In chemistry, a mole is a quantity unit that stands for the amount of a given substance. Since one mole of any chemical compound always contains 6.022 x 10^23 molecules, you can calculate the number of molecules of any substance if you know its mass and its chemical formula. The number 6.022 x 10^23 is called as the Avogadro constant.
1. Get the Chemical Formula
Get the chemical formula of the compound. For example, if the compound is sodium sulfate, Na2SO4, each molecule contains two atoms of sodium (Na), one atom of sulfur (S) and four atoms of oxygen (O).
2. Get the Atomic Weights of Each Element
Find the element symbols in the Periodic Table of the Elements, and write down the atomic weights of each element. In our example, the atomic weight of sodium (Na) is 23; sulfur (S) is 32; and oxygen (O) is 16.
3. Calculate the Atomic Weight of the Compound
Multiply the atomic weight of each element by the number of atoms of the element in the molecule, and add these to calculate the compound molar mass. In the example, the molar mass of Na2SO4 is (23 x 2) + (32 x 1) + (16 x 4) = 142 grams per mole.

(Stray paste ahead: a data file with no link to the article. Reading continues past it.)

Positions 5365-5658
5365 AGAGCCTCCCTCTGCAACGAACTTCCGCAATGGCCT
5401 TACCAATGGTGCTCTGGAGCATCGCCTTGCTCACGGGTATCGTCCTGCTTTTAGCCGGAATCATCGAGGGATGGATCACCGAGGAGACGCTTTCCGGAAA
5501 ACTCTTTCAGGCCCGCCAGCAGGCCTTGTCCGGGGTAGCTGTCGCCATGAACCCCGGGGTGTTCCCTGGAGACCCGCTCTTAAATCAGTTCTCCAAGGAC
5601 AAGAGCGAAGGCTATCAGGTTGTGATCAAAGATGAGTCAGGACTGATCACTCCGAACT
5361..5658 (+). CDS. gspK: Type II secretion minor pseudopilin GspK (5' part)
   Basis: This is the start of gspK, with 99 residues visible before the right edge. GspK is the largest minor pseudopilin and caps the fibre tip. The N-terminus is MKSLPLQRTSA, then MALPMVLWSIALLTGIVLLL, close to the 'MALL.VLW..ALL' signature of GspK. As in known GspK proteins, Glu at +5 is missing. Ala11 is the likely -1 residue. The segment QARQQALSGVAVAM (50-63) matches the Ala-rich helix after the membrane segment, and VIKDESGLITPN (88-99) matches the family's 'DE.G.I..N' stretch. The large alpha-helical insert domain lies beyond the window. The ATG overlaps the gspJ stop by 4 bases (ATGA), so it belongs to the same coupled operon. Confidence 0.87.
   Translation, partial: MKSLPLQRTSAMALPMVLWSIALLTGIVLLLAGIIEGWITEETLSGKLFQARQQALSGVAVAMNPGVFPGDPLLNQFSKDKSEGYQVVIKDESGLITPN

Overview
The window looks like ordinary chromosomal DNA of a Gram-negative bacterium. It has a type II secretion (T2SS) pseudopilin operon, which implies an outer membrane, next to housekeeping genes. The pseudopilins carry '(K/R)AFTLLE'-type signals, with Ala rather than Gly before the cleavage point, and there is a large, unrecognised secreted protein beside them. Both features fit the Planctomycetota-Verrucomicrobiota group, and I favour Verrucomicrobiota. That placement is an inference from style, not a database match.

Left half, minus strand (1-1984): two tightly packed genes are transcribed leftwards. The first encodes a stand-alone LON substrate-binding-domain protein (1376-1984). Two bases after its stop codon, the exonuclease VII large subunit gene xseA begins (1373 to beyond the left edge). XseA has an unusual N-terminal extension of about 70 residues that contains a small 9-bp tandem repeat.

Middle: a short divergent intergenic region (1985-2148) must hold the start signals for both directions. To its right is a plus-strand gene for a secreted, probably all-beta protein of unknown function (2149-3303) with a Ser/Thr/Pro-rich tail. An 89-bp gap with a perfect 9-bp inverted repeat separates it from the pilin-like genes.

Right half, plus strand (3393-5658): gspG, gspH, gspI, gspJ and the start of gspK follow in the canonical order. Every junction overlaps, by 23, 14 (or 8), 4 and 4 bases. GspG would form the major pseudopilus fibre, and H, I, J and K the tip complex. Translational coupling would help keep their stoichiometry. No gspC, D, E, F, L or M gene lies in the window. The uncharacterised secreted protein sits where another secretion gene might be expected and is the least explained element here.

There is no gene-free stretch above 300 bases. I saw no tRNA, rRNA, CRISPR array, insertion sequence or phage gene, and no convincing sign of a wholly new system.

4. Calculate the Number of Moles
Divide the known mass of the compound by its molar mass to calculate the number of moles. For example, suppose the mass of your sample of Na2SO4 is 20 g. The number of moles equals 20 grams /142 grams/mole = 0.141 moles.
5. Multiply Moles by the Avogadro Constant
Multiply the number of moles by the Avogadro constant, 6.022 x 10^23, to calculate the number of molecules in your sample. In the example, the number of molecules of Na2SO4 is 0.141 x 6.022 x 10^23, or 8.491 x 10^22 molecules of Na2SO4.
For an example, view the video below: